In lieu of an abstract, here is a brief excerpt of the content: According to Hazel V. In numerous ways, Larsen takes pains to show that something about her major women characters significantly sets them apart from the less ambiguously black women around them, whether it be that they can pass for white or that they have a white parent.
It is a story whose tension emanates from the three main characters and which concludes in a web of ambiguity and mystery. The unmistakable purpose lies in the psychological-social problem area, for the racial dilemmas illuminate intricate personal relationships, all of them possibly doomed.
She also studies potential marital problems precipitated by jealousy and suspicion, dilemmas of child rearing and infidelity, and financial security versus personal fulfillment. In passing, Clare has deliberately distanced herself from the past, but Irene quickly remembers, with more than a touch of uneasiness, her old friend as unpredictable, an aggressive, risk-taking woman who delights in living dangerously.
Yet, fascinated with the possibilities, she allows it, even encourages it, to happen. The persistent Clare, aided and abetted, however reluctantly, by Irene, makes herself part of the Redfield circle. When her husband, the racist Bellew, goes off on his frequent business trips, Clare and the Redfields are together, for at these moments the passing woman feels that, in a sense, she is openly validating her own identity, reaching out to The entire section is words.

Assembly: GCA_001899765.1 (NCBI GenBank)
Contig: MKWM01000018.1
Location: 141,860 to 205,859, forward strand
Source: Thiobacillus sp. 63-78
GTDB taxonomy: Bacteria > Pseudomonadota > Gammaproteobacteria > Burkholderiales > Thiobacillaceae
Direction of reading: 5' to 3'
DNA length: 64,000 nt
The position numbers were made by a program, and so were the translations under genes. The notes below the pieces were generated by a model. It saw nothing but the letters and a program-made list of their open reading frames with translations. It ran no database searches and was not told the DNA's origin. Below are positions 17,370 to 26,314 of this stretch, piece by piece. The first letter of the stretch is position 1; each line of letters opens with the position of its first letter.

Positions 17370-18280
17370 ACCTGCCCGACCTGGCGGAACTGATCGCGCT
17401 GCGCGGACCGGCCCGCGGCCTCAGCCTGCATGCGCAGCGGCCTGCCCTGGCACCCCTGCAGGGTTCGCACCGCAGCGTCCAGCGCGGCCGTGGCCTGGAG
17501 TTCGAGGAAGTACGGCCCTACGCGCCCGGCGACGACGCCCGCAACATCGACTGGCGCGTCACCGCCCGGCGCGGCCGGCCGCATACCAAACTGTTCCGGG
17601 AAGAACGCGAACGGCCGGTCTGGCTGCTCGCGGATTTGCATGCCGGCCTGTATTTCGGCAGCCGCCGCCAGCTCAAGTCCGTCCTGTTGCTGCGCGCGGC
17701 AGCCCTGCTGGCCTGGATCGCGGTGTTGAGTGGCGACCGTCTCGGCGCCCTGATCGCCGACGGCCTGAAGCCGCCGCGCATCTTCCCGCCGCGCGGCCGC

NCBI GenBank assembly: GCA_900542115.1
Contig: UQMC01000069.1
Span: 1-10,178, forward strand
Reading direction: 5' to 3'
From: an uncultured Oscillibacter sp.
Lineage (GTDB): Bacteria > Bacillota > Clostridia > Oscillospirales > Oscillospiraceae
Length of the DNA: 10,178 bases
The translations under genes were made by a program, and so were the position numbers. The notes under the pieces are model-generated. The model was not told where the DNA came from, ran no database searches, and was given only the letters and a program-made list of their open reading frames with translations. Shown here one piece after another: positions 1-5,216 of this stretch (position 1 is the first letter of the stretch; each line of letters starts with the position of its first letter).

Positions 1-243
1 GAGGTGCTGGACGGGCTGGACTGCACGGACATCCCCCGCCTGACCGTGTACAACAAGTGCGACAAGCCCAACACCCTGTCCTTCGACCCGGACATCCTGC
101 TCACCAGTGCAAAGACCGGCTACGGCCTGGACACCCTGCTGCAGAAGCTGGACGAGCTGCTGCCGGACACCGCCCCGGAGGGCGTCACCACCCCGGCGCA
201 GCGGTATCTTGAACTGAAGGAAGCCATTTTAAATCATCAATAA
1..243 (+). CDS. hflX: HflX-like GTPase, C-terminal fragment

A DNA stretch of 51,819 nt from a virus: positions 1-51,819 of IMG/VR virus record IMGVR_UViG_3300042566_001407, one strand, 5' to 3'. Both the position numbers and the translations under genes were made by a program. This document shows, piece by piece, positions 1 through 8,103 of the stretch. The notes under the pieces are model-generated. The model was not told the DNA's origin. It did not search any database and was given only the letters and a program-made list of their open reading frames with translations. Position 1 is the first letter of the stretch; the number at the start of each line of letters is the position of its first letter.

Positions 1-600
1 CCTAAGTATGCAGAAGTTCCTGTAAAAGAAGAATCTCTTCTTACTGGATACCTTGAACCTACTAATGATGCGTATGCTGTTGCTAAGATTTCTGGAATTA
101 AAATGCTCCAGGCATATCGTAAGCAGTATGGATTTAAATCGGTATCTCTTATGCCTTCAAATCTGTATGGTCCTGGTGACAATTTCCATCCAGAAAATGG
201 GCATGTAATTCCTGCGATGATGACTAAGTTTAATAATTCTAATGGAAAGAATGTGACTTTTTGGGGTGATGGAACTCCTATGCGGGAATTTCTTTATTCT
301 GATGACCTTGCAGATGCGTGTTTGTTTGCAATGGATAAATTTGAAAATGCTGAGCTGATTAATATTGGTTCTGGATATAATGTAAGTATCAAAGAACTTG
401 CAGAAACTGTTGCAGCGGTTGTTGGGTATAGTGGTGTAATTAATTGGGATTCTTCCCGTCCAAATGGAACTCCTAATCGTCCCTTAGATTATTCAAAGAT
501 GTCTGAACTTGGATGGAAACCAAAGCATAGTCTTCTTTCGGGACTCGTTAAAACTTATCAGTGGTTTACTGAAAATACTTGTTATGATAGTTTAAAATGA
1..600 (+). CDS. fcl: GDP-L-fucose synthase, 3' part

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7 pages. A Transnational Novel in Disguise: The Influence of Brazil in Nella Larsen’s Passing While Nella Larsen’s first novel, Quicksand, had long been the more widely read of her two novels, in part because of its examination of race from a .
Grant Michael Andersen A Transnational Novel in Disguise Professor Chiles 25 April A Transnational Novel in Disguise: The Influence of Brazil in Nella Larsen’s Passing While Nella Larsen’s first novel, Quicksand, had long been the more widely read of her two novels, in part because of its examination of race from a transnational perspective, in recent.
The scene from Wharton’s novel 42 Irreverent Intimacy: Nella Larsen’s Revisions of Edith Wharton describes an uncomfortable exchange between Pauline and her second husband, Dexter: “He stood up, and sent a slow unseeing gaze about the room.
Nella Larsen’s novel Passing is centered on the character Clare Kendry, a light-skinned, biracial woman living as a white woman. She has married a white man who knows nothing of her race and enjoys all the social comforts of being white.
In this way, this novel breaks down the thematic binary of black and white with its depiction of racial passing. However, another interesting reading of homosexual passing in Passing is David Blackmore's interpretation of Brian Redfield's (Irene's husband's) possible homosexuality.
See "That Unreasonable Restless Feeling: The Homosexual Subtexts of Nella Larsen's Passing," African American Review (Fall ):